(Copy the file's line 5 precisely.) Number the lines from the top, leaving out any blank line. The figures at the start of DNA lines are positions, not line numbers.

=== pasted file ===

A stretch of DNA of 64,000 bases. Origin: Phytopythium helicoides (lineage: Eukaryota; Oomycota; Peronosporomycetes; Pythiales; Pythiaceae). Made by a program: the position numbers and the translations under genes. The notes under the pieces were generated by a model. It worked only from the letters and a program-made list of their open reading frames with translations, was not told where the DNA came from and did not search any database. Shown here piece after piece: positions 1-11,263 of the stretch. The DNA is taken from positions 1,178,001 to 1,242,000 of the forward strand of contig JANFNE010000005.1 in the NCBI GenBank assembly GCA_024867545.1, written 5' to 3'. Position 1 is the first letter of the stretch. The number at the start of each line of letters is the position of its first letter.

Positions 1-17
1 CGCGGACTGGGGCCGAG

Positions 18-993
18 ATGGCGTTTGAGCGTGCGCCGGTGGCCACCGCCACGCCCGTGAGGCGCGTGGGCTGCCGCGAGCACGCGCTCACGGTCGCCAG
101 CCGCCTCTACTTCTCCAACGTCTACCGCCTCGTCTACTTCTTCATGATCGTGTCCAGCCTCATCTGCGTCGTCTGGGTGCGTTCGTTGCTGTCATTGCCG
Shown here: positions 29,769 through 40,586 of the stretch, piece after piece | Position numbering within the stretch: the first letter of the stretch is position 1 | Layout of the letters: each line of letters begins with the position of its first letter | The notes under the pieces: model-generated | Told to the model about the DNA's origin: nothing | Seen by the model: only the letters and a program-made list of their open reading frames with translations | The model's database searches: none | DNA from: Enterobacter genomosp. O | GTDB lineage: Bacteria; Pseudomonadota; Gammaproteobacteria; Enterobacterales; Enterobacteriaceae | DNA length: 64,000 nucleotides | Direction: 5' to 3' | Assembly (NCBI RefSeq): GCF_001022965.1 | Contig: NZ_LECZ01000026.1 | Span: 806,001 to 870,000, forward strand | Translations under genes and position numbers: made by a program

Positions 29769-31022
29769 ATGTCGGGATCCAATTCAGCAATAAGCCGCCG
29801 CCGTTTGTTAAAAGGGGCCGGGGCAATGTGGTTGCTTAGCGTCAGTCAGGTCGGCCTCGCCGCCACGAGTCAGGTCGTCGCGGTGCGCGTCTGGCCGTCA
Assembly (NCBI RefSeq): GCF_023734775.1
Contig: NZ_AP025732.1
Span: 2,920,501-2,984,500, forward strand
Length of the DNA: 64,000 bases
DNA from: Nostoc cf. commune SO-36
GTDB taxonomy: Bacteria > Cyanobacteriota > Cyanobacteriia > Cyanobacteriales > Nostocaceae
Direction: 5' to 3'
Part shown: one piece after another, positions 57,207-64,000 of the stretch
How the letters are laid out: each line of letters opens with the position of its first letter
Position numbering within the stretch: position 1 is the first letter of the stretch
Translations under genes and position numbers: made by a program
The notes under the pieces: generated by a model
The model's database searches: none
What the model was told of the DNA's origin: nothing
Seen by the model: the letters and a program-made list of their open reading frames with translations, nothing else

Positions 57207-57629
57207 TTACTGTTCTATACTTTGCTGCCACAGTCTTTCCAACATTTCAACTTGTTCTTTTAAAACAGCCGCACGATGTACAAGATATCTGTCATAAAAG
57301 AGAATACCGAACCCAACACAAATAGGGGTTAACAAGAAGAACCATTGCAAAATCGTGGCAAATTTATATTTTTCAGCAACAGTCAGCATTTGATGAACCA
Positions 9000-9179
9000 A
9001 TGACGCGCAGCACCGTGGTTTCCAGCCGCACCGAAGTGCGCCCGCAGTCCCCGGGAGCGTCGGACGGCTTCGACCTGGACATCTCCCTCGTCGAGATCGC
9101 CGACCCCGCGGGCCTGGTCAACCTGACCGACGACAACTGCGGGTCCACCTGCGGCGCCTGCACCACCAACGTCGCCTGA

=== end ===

18 ATGGCGTTTGAGCGTGCGCCGGTGGCCACCGCCACGCCCGTGAGGCGCGTGGGCTGCCGCGAGCACGCGCTCACGGTCGCCAG